Anyone running for office in the heated Presidential and US Congressional races in the state of Florida in 2012 should take notice of a new poll of likely voters in Florida voters released yesterday by Oxfam America, the Nature Conservancy, Environmental Defense Fund, National Wildlife Federation, and National Audubon Society. Eighty-four percent of likely voters […]
Anyone running for office in the heated Presidential and US Congressional races in the state of Florida in 2012 should take notice of a new poll of likely voters in Florida voters released yesterday by Oxfam America, the Nature Conservancy, Environmental Defense Fund, National Wildlife Federation, and National Audubon Society.
Eighty-four percent of likely voters support a bill to use BP oil spill fines for Gulf restoration. The RESTORE the Gulf Coast States Act, (S. 1400), a bill co-sponsored by Florida Senators Nelson and Rubio, would dedicate 80 percent of the estimated $5-$21 billion in expected fines for the BP oil spill to restoring the Gulf ecosystem and economy. The House version of the bill, (H.R. 3096), is co-sponsored by nine Florida House members including Rep. Steve Southerland (FL-2), and Jeff Miller (FL-1). The poll showed 75 percent of Florida voters are more likely to support candidates who back the legislation.
Many think Florida’s January 31 winner-take-all Presidential Primary could select the Republican nominee, so GOP Presidential candidates should also take note. Seventy-three percent of Florida Republican Primary goers say they are more likely to vote for a candidate who supports the RESTORE Act.
This support holds across party affiliation and ideology from Tea Party supporters to liberals, who say said they would be more likely to vote for a candidate who supports such a bill. These voters overwhelmingly favor using BP fines to invest in local ecosystems and communities over paying down the deficit by a margin of 80%-12% (Tea Party) and 86%-10% (Liberals)!
I’ve seen firsthand how this issue unites residents of all political stripes in spill impacted communities. A few months back, I spoke at an event about an hour west down interstate 1-10 from Florida’s hardest hit areas, in a packed hall in Tillman’s Corner, Alabama. Oxfam and local leaders brought together a diverse audience to talk about community needs and the debate around the RESTORE Act including fishermen, pastors, business owners, conservationists, and conservative activists. At its conclusion, the Christian Coalition of Alabama’s Dr. Randy Brinson said he was amazed at the unanimous support for bringing back the BP fines to Gulf communities and how this issue brought together leaders of local Tea Party affiliates to progressive environmental groups, folks who usually spend time in public spaces at each other’s throats. The polling in Florida reinforces the uniting force of this common sense legislation.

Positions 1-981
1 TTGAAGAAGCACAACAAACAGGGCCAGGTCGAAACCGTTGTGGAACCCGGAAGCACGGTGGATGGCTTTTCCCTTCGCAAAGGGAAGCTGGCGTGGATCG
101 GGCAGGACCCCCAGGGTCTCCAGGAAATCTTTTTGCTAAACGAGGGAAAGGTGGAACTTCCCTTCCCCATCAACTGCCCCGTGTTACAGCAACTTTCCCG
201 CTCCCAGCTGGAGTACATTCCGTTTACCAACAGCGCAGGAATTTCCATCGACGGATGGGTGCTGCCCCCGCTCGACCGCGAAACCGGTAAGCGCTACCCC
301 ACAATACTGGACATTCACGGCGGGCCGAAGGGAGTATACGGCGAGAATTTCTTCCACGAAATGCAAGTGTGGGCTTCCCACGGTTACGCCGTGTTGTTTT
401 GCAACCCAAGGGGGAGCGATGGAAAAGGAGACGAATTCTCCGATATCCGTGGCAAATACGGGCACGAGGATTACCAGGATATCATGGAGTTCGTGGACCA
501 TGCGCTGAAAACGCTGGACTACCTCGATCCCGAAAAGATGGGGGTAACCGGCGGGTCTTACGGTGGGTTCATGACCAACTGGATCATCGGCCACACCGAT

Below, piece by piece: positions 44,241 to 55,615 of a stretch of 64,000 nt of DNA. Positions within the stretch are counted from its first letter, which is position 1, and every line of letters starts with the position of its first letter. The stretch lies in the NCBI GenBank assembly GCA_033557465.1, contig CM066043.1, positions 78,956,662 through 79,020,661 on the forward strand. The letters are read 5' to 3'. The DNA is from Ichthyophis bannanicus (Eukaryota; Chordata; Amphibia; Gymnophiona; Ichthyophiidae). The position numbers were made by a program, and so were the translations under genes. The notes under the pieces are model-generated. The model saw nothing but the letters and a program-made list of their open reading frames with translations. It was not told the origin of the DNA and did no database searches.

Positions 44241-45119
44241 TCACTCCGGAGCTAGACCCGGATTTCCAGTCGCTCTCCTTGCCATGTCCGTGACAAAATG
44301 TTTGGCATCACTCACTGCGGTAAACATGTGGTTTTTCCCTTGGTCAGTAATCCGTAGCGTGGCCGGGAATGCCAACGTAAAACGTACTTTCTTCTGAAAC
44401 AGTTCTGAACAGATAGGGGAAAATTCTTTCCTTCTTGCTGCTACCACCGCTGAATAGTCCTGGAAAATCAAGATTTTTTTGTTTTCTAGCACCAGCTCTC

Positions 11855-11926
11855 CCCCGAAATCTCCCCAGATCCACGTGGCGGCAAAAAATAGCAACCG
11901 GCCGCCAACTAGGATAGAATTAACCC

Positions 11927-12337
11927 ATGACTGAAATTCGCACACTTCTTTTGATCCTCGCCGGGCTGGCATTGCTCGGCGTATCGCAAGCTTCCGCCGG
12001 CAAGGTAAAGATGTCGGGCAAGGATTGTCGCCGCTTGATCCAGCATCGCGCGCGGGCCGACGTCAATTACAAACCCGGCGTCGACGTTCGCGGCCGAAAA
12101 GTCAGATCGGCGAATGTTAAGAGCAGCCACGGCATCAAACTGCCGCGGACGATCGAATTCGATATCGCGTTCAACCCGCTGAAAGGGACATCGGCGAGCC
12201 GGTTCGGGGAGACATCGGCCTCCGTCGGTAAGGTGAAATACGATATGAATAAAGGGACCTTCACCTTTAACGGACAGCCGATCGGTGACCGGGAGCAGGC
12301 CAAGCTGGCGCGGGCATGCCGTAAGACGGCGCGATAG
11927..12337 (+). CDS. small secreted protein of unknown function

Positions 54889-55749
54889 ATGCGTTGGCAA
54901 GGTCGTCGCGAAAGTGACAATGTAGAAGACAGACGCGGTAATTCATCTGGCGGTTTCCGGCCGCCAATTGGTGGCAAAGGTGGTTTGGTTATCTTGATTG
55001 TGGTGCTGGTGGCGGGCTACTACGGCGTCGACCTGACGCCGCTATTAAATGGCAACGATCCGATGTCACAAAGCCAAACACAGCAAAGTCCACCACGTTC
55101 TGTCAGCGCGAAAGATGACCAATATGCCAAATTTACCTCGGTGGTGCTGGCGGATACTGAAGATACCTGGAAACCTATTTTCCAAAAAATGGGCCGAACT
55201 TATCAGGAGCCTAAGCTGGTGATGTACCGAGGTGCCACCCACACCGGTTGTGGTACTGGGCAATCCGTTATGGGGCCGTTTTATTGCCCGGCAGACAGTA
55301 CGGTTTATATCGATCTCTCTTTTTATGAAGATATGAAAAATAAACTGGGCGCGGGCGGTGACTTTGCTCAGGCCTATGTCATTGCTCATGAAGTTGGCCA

Even in areas without a coastline, like in the Orlando area, including the district of US House Transportation and Infrastructure Committee chairman John Mica, whose committee held a hearing last week on the RESTORE Act, 74% of voters favor investing in coastal restoration over 14% for paying down the deficit.
We’ve seen elections literally hang on Florida voters, a state that after all taught us about the hanging chad. In each of the last four Presidential elections, the winner of the state’s 27 electoral votes (now 29 after the recent Census) went on to the White House. In six of the last seven elections where Florida has voted for a U.S. Senator, the winner’s party ended up gaining seats in the upper chamber.
Bottom line, Florida matters.
Florida voters universally (98%) make the connection between a healthy ecosystem and strong local economies. Recent reports, including from Oxfam and the Center for American Progress and Duke University, show ecosystem restoration can drive job creation, providing good paying new economic opportunities for commercial fishermen and underemployed workers reeling from the impacts of the BP oil disaster.
Fighting to get the RESTORE Act passed will take greater support from elected officials, in FL, the Gulf Coast, and beyond. No matter where you are from, you can support the RESTORE Act by tweeting the following: